Sullivan’s blog was a line to the commander in chief, a seductive prospect for any writer, and I wonder if it distracted him and his team as the ground fell away beneath them. If you were writing a blog in 2009 and 2010, you didn’t necessarily see traffic — a function of habit, of the rising internet tide, and of homepage links — vanish immediately, but you could feel the conversation move from big portals and smaller blogs to Twitter.
On Election Day 2008, the biggest account on Twitter, @barackobama, tweeted just once, a banal reminder to vote. Over the next four years, that ecosystem of links and blogs decayed and, in many places, collapsed. Few blogs drive the traffic they once did, and reporters hope their stories will be widely tweeted, rather than linked — though that doesn’t drive the same kind of traffic. When reporters and essayists want to break through, they often take assignments from eavesdropping on conversations between larger Twitter voices, rather than from the old blogs. Or simply join the Twitter arguments themselves.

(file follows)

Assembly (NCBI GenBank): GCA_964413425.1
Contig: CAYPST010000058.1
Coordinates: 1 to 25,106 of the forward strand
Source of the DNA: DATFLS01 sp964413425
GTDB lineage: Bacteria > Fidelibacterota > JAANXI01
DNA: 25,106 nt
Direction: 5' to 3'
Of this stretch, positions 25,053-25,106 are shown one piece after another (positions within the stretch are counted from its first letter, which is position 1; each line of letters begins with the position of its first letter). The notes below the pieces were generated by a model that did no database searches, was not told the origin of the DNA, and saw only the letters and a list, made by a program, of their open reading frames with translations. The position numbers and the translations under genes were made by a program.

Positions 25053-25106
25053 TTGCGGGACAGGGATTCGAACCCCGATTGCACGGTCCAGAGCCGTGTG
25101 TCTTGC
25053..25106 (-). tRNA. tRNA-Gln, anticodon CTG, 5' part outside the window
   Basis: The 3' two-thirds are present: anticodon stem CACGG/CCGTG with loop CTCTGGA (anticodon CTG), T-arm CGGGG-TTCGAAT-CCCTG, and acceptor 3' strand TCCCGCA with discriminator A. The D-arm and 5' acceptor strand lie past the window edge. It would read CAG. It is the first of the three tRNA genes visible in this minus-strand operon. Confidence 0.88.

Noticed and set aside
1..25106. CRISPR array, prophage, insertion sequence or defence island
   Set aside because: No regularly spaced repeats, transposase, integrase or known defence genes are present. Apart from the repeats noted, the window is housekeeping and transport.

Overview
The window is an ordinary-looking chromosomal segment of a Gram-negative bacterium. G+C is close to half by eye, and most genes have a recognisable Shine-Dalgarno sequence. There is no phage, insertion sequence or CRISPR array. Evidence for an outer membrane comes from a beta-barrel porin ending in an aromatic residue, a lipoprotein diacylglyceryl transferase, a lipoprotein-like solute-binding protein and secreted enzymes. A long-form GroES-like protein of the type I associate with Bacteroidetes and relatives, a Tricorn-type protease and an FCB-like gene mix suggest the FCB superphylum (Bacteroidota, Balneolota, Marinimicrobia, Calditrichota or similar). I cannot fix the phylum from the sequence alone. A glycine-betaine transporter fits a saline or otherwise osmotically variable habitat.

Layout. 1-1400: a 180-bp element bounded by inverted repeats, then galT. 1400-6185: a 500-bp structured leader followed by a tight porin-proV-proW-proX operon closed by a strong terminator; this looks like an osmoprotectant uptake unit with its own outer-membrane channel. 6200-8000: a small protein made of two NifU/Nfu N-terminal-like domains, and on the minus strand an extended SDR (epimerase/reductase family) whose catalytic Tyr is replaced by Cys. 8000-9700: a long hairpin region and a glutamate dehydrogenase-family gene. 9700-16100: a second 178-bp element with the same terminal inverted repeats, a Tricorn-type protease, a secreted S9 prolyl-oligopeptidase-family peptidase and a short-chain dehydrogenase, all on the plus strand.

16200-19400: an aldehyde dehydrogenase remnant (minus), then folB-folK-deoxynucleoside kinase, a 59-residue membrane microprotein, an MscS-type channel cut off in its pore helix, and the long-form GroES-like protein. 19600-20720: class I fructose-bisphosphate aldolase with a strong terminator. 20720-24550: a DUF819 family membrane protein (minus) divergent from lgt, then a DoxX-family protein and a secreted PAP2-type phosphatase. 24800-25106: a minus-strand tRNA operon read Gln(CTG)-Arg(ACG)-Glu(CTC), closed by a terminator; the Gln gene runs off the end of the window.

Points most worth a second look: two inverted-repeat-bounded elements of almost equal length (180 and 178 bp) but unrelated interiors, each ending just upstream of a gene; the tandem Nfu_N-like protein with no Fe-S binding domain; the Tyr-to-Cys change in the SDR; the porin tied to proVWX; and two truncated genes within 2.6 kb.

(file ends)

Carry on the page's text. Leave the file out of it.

It was easy, though, to miss Twitter and the broadening news space on the social web, where Facebook is now a huge player and messaging apps are on the rise — if you were still focused primarily on building a destination website. Some bloggers have suffered from the same nostalgic attachment to WordPress that newspaper editors did to their printing presses. I share a lot of that nostalgia, though I don’t miss that sense that the beast you have to feed is the blog’s front page, rather than the sophisticated, advancing social conversation.